Day 40: A good sleep and a good breakfast.  Jane's birthday today so we took my car to the end and she then just dropped me at the start point and drove back to Ripon!  Thank God everything was frozen because the first mile or so were along a very muddy (well, cow shit really) track!  Then road to Balerno and on to the Car Park at Harlaw Reservoir.  A really beautiful spot to finish - and ideal to start the next stage, over the Pentland Hills to Penicuik.  The drive back to Ripon is less than 4 hours now - must be making progress!

Day 39: Sadly, a rather grim day - and a rather grim and unattractive stage.  Jane went shopping and walked the Forth Bridge again.  I slogged it through Kirkliston and then along the old railway track to Ratho (at least this was peaceful, apart from the incessant road noise) and then on across some muddy fields where the path marked on the map didn't exist - to reach the A71 near Wilkieston.  Not very inspiring but good progress, resulting in an easier day tomorrow. Jane's birthday also coming up tomorrow - which was a good excuse to abandon the camp site and spend a night in the relative luxury of the Hawes Inn at South Queensferry.  A delightful old hotel, with comfortable rooms, good food and (rare in Scotland) good ale!  Managed a pint or three.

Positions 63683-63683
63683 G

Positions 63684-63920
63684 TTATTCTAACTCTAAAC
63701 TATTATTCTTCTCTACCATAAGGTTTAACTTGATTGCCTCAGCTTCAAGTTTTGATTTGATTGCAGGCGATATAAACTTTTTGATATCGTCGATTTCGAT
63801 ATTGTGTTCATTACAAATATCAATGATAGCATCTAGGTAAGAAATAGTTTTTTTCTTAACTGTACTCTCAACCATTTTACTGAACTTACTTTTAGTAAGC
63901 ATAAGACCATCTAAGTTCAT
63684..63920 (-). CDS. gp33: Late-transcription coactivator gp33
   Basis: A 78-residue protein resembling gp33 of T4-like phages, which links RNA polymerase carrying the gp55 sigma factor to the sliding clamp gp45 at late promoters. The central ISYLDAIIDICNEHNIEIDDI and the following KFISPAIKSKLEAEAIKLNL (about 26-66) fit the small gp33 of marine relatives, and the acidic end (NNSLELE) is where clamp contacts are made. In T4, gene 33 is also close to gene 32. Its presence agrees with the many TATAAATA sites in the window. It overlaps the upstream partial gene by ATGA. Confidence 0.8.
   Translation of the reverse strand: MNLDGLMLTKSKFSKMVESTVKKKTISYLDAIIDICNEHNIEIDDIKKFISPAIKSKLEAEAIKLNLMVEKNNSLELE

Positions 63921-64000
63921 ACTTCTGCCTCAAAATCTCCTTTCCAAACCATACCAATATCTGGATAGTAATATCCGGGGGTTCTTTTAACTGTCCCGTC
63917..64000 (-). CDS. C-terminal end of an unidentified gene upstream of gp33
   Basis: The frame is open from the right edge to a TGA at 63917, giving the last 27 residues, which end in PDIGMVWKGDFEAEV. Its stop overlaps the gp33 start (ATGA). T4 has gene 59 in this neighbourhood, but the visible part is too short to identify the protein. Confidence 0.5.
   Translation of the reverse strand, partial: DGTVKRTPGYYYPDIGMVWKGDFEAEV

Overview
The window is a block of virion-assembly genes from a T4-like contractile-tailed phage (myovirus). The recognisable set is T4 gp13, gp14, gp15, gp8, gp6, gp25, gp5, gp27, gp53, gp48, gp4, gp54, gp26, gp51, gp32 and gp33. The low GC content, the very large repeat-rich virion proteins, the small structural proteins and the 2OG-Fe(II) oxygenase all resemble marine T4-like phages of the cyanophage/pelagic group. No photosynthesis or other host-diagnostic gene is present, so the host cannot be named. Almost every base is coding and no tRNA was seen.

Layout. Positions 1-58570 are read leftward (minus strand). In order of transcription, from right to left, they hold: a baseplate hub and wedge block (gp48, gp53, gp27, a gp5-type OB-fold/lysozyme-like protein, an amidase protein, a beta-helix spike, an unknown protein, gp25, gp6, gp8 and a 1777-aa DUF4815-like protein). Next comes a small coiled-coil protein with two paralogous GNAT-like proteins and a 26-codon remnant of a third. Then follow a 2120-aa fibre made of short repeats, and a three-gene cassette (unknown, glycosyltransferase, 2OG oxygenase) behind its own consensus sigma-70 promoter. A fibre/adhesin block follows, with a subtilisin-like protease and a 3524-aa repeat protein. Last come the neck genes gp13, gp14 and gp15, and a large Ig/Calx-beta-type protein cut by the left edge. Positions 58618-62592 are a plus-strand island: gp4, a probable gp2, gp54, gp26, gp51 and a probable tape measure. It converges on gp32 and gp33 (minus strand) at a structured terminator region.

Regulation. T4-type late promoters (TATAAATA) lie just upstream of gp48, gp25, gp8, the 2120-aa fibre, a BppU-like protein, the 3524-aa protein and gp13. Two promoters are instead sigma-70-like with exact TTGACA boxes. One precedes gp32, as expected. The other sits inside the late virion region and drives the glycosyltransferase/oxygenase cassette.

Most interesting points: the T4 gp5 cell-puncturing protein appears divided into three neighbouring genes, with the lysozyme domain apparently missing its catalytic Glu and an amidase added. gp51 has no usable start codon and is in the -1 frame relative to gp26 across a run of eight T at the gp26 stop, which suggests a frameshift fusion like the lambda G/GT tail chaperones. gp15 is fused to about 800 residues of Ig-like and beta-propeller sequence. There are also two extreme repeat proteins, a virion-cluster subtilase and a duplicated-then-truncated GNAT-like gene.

Day 38: Another cold but sunny day, perfect for walking.  Jane dropped me at Dunfermline Cathedral and I walked to the Forth Road Bridge on my own.  Such a lovely day that we decided to do the Forth Bridge together this afternoon instead of tomorrow.  Fantastic views and a real sense of achievement as we crossed this significant landmark.  Went to have a look at South Queensferry (like N Queensferry, a very pretty, quaint old town, with great views of the bridges) and we had a pint or two at the famous Hawes Inn, right under the Railway Bridge.  Thankfully, this was to be our last night at Woodland Cottages Camp site!

Day 37: Had breakfast at Tesco, then Jane walked with me from Cleish Hill End, past Knock Hill Motor Racing Circuit to the B914 road.  Lovely day and fine scenery and views.  Jane then left me to do some shopping whilst I legged it down into Dunfermline.  She met me at the Cathedral and we then drove to have a look at North Queensferry - fine views of both forth Bridges in the evening sunlight.  Then back to the dreaded campsite!